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The below table is making its way around linkedin and I've seen similar before.

Assuming this table is accurate enough I'd like to understand the economics of cracking the passwords.

For example, if an organisation has stolen a database of 20000 record what would it cost them to get the passwords out. I initially thought time would be a good metric but thinking about it I realised that this would be easy to run in parallel.

So what I would like to know is for a table like below what is the assumed computing power required to run this crack. Is there a spec I can reference a specific GPU or server spec. From that the cost could be calculated and a likely stop point worked out where a hacker would not bother going further.

Table of times to break a password

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    What's the source of the image? Whenever citing something, always make sure to include where you grabbed it from.
    – schroeder
    Commented Jan 29, 2022 at 14:58
  • 1
    So, this image is from Hive compiled from howsecureismypassword.net which is now run by security.org/how-secure-is-my-password. You can simply ask them what computational power they assumed.
    – schroeder
    Commented Jan 29, 2022 at 15:03
  • @schroeder: The link you provided gives numbers from this table ;-)
    – mentallurg
    Commented Jan 29, 2022 at 17:52
  • @mentallurg ... yes, the link is the source
    – schroeder
    Commented Jan 29, 2022 at 20:28

1 Answer 1

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It is not clear what assumptions the authors of this table made.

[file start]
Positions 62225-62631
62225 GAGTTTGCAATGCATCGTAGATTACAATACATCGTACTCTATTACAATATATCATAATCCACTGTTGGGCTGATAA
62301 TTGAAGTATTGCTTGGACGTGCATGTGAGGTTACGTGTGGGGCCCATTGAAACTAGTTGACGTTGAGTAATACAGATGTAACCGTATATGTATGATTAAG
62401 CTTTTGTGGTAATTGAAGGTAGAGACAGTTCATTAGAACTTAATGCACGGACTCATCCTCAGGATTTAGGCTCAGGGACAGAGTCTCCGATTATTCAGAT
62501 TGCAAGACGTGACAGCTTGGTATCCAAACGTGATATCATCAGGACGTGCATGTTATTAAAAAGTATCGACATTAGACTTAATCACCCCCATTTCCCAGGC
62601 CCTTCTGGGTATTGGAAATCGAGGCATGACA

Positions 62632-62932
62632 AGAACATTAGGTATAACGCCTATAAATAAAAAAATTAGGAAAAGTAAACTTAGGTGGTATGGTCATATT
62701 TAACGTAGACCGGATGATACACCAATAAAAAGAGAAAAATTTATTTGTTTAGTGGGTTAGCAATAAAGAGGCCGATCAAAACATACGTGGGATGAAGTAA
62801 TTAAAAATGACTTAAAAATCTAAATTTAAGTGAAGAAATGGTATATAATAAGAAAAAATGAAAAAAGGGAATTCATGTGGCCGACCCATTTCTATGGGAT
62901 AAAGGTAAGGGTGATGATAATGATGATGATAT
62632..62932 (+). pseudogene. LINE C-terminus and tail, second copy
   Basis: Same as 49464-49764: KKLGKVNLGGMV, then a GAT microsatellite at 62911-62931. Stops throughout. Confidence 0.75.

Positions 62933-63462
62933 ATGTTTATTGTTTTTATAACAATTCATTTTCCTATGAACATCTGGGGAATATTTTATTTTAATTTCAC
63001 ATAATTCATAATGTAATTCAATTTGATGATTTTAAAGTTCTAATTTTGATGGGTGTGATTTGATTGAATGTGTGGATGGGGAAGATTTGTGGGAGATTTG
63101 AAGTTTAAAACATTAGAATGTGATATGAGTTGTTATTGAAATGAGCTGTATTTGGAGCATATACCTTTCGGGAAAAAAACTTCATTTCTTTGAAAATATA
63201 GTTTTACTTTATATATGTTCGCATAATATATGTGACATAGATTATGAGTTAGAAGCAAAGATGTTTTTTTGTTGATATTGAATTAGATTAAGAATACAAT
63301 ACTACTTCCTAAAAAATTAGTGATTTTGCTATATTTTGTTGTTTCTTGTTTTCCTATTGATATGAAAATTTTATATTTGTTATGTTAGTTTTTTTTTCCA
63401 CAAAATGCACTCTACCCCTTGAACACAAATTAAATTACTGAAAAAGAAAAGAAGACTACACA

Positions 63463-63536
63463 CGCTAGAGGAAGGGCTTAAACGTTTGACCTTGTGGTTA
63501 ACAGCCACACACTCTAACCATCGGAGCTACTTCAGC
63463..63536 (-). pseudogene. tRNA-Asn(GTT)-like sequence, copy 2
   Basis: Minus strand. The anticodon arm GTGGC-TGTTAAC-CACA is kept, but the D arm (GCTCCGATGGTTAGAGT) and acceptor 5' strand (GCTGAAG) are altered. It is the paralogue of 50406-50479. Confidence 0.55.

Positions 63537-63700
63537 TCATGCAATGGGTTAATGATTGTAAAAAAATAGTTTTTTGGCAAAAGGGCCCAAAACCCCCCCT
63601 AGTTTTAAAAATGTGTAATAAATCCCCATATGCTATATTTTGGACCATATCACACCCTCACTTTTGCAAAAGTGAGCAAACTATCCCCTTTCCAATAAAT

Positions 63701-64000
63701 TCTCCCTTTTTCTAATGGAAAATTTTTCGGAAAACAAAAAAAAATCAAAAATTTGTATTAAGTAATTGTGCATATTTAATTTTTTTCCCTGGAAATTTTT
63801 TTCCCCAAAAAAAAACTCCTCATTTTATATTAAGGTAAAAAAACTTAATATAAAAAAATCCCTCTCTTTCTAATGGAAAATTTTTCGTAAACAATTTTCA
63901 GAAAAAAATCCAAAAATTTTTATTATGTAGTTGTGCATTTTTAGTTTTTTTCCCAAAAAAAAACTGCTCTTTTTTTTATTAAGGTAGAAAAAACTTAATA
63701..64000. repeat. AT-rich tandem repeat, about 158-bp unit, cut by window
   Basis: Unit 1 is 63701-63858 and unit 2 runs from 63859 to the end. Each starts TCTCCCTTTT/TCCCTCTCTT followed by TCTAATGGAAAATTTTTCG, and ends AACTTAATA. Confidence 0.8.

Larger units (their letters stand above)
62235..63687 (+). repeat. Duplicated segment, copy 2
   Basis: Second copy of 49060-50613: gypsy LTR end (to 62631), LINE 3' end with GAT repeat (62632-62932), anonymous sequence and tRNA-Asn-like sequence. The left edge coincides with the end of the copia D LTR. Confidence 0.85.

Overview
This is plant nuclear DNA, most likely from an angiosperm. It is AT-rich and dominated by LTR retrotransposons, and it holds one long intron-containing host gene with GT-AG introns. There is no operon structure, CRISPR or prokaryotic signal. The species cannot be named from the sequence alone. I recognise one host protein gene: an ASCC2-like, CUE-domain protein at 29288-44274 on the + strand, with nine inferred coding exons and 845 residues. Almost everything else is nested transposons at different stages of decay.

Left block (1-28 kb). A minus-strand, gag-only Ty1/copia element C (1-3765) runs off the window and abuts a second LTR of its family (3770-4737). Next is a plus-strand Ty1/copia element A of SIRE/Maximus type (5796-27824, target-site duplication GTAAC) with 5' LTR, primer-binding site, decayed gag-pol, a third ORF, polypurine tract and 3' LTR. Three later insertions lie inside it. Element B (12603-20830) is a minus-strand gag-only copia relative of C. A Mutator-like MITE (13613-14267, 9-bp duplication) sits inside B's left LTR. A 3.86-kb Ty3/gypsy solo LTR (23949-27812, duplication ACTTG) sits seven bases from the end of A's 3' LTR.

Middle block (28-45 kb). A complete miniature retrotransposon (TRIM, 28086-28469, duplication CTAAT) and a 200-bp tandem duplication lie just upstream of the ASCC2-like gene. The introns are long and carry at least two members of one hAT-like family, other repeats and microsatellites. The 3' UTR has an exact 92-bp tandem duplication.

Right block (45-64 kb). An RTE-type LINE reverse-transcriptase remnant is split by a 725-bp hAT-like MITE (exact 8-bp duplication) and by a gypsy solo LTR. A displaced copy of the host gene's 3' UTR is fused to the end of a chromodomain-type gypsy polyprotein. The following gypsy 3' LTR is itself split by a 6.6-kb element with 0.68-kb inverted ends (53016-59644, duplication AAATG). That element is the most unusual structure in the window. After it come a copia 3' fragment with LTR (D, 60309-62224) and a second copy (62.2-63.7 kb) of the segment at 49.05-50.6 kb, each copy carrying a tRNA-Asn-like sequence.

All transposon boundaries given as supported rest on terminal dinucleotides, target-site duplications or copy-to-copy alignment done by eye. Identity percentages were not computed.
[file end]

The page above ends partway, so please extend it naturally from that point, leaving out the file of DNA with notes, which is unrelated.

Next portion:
Suppose administrators of the system have chosen such hashing parameters that computing of a single hash takes 1s on a single Core of a usual 3GHz CPU.

How much time is needed to brute-force a password that consists of 5 characters (digits, upper and lower case letters)? There are 625 = 916 132 832 passwords possible. It means, with a single Core one would need 916 132 832 seconds for brute-forcing. With a 12-Core CPU, one would need 76 344 403 seconds = 884 days = 2.5 years. Even if the attacker uses a GPU that is 10 000 times faster than this CPU, it would take 7634 seconds = 2.1 hours to brute-force it. This is far from the "immediately" statement in the table.

For a 10-char password, it would take 8 x 1017 seconds = 2 217 834 025 years on a 12-Core CPU or 221 783 years on a 10 000 times faster GPU. Compare it to the table that says it would need 7 months only. Obviously, some other assumptions were used for this table.

What if MD5 or SHA-256 is used for hashing? Some GPUs can compute 1011 such hashes per second. Then brute-forcing of 10-char password would take 8 x 106 seconds = 93 days. This has the same order of magnitude as the data in the table. But this just confirms that this table is applicable for cases when insecure hashing methods are used.

It is impossible to define a rule for password length when brute-forcing makes sense. If knowing the password gives the attacker 5 USD, but brute-forcing costs 10 USD, then obviously even a weak password will be sufficient, and brute-forcing will make no sense. If knowing a password gives 1 000 000 USD, and costs for brute-forcing are 900 000 USD, then brute-forcing obviously makes sense and an even longer password might be insufficient. You should calculate the costs for your specific case.

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